Running a business connected to a national brand can have its advantages. But brand recognition will only take a product so far, and when it comes to engaging with consumer on a tactical level, many affiliates may need some corporate help.
One of the findings within BrandMuscle’s third annual “State of Local Marketing Report” is that that very few local affiliates — only 19% — are using search advertising. Of the 81% who aren’t using paid search, 42% said it was too expensive, 23% said they don’t have the time for it. Nearly a quarter said they simply didn’t understand it.
Instead, they’re relying on Web sites and e-mail, which would largely be considered the entry level for digital marketing. Both programs are essential, but as consumers become more digital, and especially more mobile, more and better tactics are necessary. (The report points out that “nearby” and “near me” searches have increased exponentially over the past five years.)
“Affiliates are experiencing what we’d call an ‘effectiveness gap’ with Web sites and email: they are among the most used tactics, but their effectiveness has plateaued,” according to the report. “To make digital work, brands need to help affiliates graduate to more advanced forms of digital marketing.”
In fact, when it comes to search, many of these affiliates are left to fend for themselves. Of those using paid search, 40% are managing themselves (43% use an agency or vendor). Only 18% are working with corporate partners for their programs. With 83% of search marketing programs run without any corporate input, issues such as competing keyword programs, leading to higher pay-per-click costs.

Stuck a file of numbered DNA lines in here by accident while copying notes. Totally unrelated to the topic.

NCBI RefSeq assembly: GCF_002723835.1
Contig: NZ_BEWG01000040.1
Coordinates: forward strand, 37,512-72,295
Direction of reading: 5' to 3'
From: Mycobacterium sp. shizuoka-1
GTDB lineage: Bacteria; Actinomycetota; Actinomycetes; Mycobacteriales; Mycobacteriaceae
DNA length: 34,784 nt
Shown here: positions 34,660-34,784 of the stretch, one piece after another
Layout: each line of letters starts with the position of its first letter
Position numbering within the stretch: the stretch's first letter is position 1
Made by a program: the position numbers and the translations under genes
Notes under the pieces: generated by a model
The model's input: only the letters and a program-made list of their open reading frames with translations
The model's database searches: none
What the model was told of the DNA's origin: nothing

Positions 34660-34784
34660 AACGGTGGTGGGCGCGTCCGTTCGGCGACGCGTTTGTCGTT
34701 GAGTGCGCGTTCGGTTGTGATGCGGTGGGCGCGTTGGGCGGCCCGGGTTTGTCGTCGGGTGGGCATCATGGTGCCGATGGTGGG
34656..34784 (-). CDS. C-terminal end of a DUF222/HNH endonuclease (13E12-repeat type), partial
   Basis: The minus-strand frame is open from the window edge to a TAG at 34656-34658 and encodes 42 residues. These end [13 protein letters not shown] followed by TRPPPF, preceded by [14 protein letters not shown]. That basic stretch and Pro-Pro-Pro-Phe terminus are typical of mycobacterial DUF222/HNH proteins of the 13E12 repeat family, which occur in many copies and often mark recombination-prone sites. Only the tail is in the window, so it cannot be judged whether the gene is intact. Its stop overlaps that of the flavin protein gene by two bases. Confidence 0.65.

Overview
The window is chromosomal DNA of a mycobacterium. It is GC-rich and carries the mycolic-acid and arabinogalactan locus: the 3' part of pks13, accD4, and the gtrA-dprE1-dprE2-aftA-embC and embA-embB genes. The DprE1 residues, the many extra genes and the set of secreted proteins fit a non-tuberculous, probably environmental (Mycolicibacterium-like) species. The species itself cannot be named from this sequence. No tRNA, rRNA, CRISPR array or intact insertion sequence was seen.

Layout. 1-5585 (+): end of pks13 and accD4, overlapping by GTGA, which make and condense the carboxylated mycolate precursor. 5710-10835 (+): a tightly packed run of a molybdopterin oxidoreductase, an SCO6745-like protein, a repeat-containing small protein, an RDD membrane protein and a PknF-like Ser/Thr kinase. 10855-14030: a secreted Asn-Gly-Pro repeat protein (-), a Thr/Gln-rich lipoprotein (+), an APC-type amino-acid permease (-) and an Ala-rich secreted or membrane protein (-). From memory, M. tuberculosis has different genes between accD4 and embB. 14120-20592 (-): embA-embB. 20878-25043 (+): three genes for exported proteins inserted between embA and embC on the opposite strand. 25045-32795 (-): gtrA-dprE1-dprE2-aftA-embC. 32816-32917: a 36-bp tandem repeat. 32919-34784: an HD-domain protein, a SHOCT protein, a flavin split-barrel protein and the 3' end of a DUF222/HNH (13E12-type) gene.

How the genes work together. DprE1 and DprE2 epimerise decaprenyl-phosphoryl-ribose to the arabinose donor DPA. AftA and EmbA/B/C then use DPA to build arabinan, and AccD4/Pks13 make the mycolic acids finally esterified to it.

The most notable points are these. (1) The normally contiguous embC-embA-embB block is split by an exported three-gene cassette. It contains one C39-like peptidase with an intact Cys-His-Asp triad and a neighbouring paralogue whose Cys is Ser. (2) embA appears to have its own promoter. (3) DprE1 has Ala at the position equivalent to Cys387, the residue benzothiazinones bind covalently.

Running a local business is hard. Many affiliate owners wear many hats. They’re responsible for opening and closing stores, setting inventory, managing employees and dealing with customers. Learning and managing relatively unfamiliar marketing techniques like search is easy to push down the to-do list. In fact, 36% of local affiliates said “more support from corporate marketing partners” is a top priority.
One solution posed by the report is for corporate marketing departments to get more involved in their local digital marketing efforts.
“Examining the local digital marketing behaviors of your affiliates can be an eye-opening exercise,” according to the report. “From misguided efforts to best practices, you’ll recognize ample opportunities to help affiliates through education, funding and marketing support.”
Such as discovering that few affiliates (23%) use online directory listings and, of those, many affiliates (44%) have not claimed their Google My Business and 15% don't know if those listings are up-to-date. Adopting a “Do It For Me” approach — an opt-in program that provides local marketing support — can help alleviate these issues, as well as those that might create competing keywords and other issues.
“Opt-in programs will help you shift local affiliates toward better performing tactics that they may otherwise avoid because they don’t have the time, experience or resources to manage them on their own,” the report concludes. “Likewise, you’ll be able to execute more integrated and multi-touch campaigns that you can measure, optimize and scale more quickly for your brand.”